This is so far from the truth in our area. Our school's kindy teachers tried to tell us that as well, and from what I've researched it's true for children who went to kindergarten in the late 80's and 90's, but when I was in kindy back, you know, when dirt was still a new concept (1974 I believe) it was at least as challenging as it is now. We accomplished the same goals stated for DS's kindy class and only attended 1/2 days. Now, they spend all day teaching, have eliminated all but one recess, cut the time of lunch and eliminated nap time to teach the same quantity of information. (Thinking I may just be mis-remembering, I spoke with teachers who had been at my old elementary school to see if I was off base here. They confirmed that it was the same.)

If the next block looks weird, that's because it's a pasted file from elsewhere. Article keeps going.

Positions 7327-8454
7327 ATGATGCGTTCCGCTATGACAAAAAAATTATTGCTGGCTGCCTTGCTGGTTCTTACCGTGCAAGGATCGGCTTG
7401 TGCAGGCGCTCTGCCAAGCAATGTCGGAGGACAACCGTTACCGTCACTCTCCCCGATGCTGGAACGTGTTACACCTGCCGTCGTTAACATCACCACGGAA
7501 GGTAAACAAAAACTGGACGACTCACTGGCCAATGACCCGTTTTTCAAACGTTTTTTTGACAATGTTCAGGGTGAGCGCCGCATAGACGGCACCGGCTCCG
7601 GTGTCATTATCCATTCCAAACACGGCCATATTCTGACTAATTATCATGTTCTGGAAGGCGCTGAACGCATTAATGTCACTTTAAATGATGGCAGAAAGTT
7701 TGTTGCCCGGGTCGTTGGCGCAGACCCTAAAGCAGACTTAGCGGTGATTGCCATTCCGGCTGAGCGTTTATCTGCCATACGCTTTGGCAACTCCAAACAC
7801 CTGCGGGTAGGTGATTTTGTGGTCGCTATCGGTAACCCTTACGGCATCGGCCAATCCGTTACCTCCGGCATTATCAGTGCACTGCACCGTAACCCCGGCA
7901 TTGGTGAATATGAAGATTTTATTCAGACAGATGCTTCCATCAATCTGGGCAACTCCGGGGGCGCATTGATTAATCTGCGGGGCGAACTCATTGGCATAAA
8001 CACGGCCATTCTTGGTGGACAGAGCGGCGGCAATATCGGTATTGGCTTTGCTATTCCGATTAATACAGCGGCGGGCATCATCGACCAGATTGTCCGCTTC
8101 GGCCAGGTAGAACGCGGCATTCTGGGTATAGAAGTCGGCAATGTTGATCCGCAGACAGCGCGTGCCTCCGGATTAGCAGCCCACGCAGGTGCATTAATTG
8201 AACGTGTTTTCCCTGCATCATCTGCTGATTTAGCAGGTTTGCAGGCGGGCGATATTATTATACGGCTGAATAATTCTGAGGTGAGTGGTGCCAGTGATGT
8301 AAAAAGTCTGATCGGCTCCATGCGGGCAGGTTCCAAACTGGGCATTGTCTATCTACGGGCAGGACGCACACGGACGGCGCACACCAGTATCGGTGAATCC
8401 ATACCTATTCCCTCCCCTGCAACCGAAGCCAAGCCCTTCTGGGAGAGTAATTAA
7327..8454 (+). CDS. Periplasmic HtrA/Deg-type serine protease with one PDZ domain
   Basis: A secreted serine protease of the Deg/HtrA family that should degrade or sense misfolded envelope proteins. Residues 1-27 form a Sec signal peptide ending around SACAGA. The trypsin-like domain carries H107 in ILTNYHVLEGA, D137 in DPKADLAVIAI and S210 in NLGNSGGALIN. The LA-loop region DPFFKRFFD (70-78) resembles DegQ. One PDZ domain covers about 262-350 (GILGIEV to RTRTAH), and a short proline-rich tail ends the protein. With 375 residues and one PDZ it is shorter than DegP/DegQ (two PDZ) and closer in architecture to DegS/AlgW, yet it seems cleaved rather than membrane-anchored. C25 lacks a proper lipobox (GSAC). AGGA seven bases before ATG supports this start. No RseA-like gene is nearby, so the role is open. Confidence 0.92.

K.
post #53 of 124
I have not read all the responses but here is why we decided to homeschool our 5yo (late July birthday) and then send him to Kinder as a 6yo. Just FYI both DH and I have Ph.Ds so education and educational success are very important to us which is why we may end up homeschooling long term

1) My DH was born in late August and went to Kinder "on time" - he hated it, was very intelligent but did not have the manual dexterity to keep up and became frustrated. It took him until University to regain his love of education.

2) My aunt has been a kindergarten teacher for 36 years. In the last few years her school has been letting younger kids in and now she is thinking of quitting. She has never had such problem, disruptive classes. She claims to be able to tell the "summer" b-day boys within the first hour and feels bad for them because they manually lag behind. She begged us not to send DS#1 to kinder.

3) DS#1 is very intelligent and curious but he is a big picture guy. It drives him insane to sit around and do the same thing over and over again. He wants to know the whole story, etc. so I am not sure how well he will adapt to a formal classroom setting.

Just adding a perspective.
post #54 of 124
Quote:
Originally Posted by SunshineJ View Post